Posts by: Ian MacAllen

Notable NYC: 1/21–1/27

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Saturday 1/21: Women’s March on New York City. Resist. On Dag Hammarskjold Plaza, 47th St and 2nd Ave, 11 am, free.

Eléna River, Ryan Collerd, and Carol Snow discuss works of poetry. Berl’s Poetry Shop, 7 p.m., free.

Mahogany L Browne, Purvi Shah, and Lauren Whitehead join the Segue Series.

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This Week in Indie Bookstores

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Seattle readers apparently like to drink while browsing for books.

13 million Italians live in municipalities without a bookstore.

The LA Times attempts to figure out what Amazon’s first store in New York City will mean for the Strand.

Seoul, South Korea, now has an employee-free bookstore.

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Notable NYC: 1/14–1/20

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Saturday 1/14: Carol Becker, Luisa Greenfield, Akil Kirlew, Caroline Koebel, Mark Roth, Morgan O’Hara, and Rachel Stevens celebrate the release of the latest issue of ELSE Journal. Powerhouse, 6 p.m., free.

Carrie Bennett, Aimee Harrison, Marco Maisto, Kevin Mclellan, and Travis A.

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This Week in Indie Bookstores

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Instead of yelling at a cloud, one curmudgeonly old man runs a bookstore.

Another curmudgeonly bookseller has taken to charging browsers a fifty-pence fee for looking at merchandise in his used store.

Amazon plans to open a New York City store in the Time Warner Center.

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Notable NYC: 1/7–1/13

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Saturday 1/7: Greenlight Bookstore celebrates the grand opening of the store’s second location in Prospect Lefferts Gardens. 632 Flatbush Avenue, 7:30 p.m., free.

Camonghne Felix and José Olivarez join the Segue Series. Zinc Bar, 4:30 p.m., $5.

Sunday 1/8: Nancy Hightower, Sarah Perry, Jeremy Freedman, and Linda Harris Dolan join the Sundays at Erv’s reading series.

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This Week in Indie Bookstores

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Revolution Books in New York City’s Harlem neighborhood is exploiting Trump’s election to raise money for a fight against fascism.

People in Japan value neighborhood bookstores so much that local governments are opening government-run stores in an effort to keep community spaces flourishing.

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Notable NYC: 12/31–1/6

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notablenyc-watertower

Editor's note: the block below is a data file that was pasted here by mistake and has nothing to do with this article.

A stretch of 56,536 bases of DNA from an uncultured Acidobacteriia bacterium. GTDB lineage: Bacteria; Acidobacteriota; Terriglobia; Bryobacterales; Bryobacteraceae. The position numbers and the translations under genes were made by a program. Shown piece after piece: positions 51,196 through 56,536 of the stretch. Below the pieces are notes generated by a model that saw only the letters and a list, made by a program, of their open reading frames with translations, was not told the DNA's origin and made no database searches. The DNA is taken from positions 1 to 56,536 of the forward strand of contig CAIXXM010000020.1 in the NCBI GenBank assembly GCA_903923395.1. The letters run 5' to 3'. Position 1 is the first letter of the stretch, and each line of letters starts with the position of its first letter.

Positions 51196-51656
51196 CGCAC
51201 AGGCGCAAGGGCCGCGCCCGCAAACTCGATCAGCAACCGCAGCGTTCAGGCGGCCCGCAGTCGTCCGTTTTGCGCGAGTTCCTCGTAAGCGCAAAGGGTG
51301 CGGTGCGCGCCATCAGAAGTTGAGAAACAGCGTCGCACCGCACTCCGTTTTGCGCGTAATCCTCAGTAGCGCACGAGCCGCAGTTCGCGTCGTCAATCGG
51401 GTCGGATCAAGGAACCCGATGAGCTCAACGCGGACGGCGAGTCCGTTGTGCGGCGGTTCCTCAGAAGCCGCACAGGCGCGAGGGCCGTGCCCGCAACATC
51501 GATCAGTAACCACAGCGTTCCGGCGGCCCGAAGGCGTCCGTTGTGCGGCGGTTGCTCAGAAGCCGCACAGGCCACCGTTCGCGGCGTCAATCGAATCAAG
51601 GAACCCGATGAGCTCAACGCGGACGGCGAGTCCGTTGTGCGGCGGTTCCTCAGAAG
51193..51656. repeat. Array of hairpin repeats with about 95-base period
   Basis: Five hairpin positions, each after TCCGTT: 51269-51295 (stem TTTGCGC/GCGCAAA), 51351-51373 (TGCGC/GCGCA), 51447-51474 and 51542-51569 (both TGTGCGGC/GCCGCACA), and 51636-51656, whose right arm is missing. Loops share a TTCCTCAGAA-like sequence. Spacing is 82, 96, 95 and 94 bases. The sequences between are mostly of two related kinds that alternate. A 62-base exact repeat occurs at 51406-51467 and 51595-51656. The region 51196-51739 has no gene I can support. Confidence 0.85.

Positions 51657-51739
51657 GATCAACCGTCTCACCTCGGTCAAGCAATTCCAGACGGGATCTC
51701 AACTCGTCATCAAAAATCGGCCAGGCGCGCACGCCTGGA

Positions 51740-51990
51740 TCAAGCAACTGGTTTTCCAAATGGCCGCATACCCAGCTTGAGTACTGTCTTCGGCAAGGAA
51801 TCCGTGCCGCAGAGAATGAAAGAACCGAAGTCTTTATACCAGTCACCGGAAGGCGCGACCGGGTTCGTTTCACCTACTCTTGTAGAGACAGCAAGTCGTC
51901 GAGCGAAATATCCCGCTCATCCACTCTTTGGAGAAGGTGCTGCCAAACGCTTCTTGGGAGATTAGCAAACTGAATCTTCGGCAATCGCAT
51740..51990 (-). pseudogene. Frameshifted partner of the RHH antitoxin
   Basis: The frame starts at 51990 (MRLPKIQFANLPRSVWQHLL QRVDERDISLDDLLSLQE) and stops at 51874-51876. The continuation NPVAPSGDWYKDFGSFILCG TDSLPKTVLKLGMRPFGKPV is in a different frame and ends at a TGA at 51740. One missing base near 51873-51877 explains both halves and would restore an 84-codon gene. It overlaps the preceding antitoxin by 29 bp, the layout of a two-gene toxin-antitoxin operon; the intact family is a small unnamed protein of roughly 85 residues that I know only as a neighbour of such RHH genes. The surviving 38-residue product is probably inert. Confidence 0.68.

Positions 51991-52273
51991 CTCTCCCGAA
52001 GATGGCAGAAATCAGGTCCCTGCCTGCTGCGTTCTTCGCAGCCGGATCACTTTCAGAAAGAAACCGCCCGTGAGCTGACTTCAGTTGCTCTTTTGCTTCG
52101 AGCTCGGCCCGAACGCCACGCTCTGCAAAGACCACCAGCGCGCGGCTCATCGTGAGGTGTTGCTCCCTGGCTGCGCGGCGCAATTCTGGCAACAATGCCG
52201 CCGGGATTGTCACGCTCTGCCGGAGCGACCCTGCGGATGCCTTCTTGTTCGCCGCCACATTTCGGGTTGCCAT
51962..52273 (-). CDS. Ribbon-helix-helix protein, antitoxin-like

Sunday 1/1: Diana Hamilton, Shiv Kotecha, Krystal Languell, Holly Melgard, Eileen Myles, Tommy Pico, Jenny Zhang, and many others celebrate the 43rd Annual New Year’s Day Marathon Benefit reading for the Poetry Project. Poetry Project, 3 p.m., $25.

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This Week in Indie Bookstores

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thisweekinindiebookstores

Chicago’s bookstores, bracing against the looming arrival of a physical Amazon store, are stronger than ever. Check out this roundup of local indie stores.

Fišer bookstore, a Prague institution since the 1930s, is closing.

Korea’s oldest bookstore closed fourteen years ago, but Jongno Books is set to reopen in Seoul.

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This Week in Indie Bookstores

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thisweekinindiebookstores

Best-selling author James Patterson is handing out bonuses to bookstore employees once again, celebrating the people who make best-selling authors possible.

The Daily Beast has a roundup of some of the best independent bookstores across the country.

As if you needed another reason to move to Canada, Toronto is getting five new bookstores.

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Notable NYC: 12/17–12/23

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notablenyc-manhattanbridge

Saturday 12/17: Not Straight Against Hate, protest and march. Washington Square, 2 p.m. rally, 5 p.m. march, free.

Alex-Quan Pham and Ronald V. Wilson join the Segue Series. Zinc Bar, 4:30 p.m., $5.

Monday 12/19: Joel Allegretti hosts Davidson Garrett, David Lawton, and LuLu LoLo for a Leonard Cohen tribute.

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This Week in Indie Bookstores

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thisweekinindiebookstores

Although Brooklyn stalwart BookCourt is sadly set to close at the end of the year, Modern Lovers author and former BookCourt employee Emma Straub plans to open a new shop in the the neighborhood. Books Are Magic, as the shop will be called, will be 1,500 square feet and hopes to open by April.

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Notable NYC: 12/10–12/16

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notablenyc-watertower

Saturday 12/10: Mike Albo, Sandra Bauleo, Alexander Chee, Marcy Dermansky, Natalie Diaz, Elif Batuman, Angela Flournoy, Jill Hennessy, Alice Sola Kim, Téa Obreht, Rosie Schaap, Elissa Schappell, Parul Sehgal, Jamil Smith, Rob Spillman, Emma Straub, Peter Straub, J.

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This Week in Indie Bookstores